21 Lenten Study 01 – Ash Wednesday

20 We are therefore Christ’s ambassadors, as though God were making his appeal through us. We implore you on Christ’s behalf: Be reconciled to God. 21 God made him who had no sin to be sin for us, so that in him we might become the righteousness of God. 6 As God’s co-workers we urge you not to receive God’s grace in vain. 2 For he says, “In the time of my favor I heard you, and in the day of salvation I helped you.” I tell you, now is the time of God’s favor, now is the day of salvation. 3 We put no stumbling block in anyone’s path, so that our ministry will not be discredited. 4 Rather, as servants of God we commend ourselves in every way: in great endurance; in troubles, hardships and distresses; 5 in beatings, imprisonments and riots; in hard work, sleepless nights and hunger; 6 in purity, understanding, patience and kindness; in the Holy Spirit and in sincere love; 7 in truthful speech and in the power of God; with weapons of righteousness in the right hand and in the left; 8 through glory and dishonor, bad report and good report; genuine, yet regarded as impostors; 9 known, yet regarded as unknown; dying, and yet we live on; beaten, and yet not killed; 10 sorrowful, yet always rejoicing; poor, yet making many rich; having nothing, and yet possessing everything.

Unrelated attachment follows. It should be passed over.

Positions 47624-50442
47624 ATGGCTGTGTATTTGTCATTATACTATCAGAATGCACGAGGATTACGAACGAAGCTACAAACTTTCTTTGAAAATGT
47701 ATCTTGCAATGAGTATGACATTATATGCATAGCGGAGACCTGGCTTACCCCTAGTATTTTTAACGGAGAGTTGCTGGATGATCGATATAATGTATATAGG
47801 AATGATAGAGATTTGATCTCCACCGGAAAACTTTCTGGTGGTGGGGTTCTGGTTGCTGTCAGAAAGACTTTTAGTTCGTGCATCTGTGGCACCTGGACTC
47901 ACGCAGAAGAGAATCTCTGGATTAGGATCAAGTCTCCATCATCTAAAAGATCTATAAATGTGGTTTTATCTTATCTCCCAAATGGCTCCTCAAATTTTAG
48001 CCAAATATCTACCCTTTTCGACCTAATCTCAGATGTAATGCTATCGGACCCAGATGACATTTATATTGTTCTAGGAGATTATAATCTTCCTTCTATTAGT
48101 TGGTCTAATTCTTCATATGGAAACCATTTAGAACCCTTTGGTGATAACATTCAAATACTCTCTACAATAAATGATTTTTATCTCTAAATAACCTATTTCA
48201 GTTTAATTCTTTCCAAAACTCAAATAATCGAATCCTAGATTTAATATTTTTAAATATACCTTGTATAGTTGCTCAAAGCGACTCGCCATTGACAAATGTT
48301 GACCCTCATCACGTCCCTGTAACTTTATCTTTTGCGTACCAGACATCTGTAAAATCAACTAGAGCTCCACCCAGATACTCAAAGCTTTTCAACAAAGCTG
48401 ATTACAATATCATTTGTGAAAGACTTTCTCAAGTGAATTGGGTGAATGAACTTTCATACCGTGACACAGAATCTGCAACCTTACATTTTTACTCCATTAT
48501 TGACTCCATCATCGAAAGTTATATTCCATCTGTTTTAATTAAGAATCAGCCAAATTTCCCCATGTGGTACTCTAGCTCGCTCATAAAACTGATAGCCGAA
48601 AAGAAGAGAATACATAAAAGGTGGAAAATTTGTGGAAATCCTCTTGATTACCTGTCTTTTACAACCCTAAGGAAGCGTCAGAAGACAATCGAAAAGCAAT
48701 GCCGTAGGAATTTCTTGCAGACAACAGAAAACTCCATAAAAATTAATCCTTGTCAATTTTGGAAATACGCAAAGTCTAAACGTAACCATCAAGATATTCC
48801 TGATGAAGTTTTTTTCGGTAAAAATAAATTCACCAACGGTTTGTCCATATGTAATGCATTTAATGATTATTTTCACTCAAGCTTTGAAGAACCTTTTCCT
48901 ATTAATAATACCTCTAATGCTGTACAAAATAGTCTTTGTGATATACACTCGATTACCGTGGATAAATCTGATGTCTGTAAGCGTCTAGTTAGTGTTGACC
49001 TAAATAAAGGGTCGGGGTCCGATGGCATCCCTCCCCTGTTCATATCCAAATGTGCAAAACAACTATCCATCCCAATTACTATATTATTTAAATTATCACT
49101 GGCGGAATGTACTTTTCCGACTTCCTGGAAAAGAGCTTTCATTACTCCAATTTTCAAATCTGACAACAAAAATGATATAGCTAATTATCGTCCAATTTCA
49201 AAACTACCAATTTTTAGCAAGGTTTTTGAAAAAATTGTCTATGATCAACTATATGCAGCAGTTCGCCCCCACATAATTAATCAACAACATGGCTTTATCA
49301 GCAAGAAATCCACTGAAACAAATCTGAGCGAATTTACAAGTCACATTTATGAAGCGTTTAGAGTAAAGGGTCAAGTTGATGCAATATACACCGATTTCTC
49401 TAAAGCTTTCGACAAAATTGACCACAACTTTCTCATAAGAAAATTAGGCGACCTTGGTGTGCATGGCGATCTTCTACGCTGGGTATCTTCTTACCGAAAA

2 Corinthians 5:20-6:10 (NIV)

“As we work together with God,” “putting no obstacle in anyone’s way,” we truly fulfill God’s will in our world. Our Ash Wednesday observance launches our journey through wilderness time, and we know it is a journey of ups and downs. We will see the jubilation of Palm Sunday, the confusion and betrayal of the disciples, the acts of friendship in foot-washing and the celebration of the first Lord’s Supper, the despair of trial and judgment, and the horror of the crucifixion. The eternal question of why arises: Why did it have to happen this way? Why did it have to happen at all? Why would someone voluntarily go through what Jesus did? Why can’t we just jump to the joy and glory of Easter?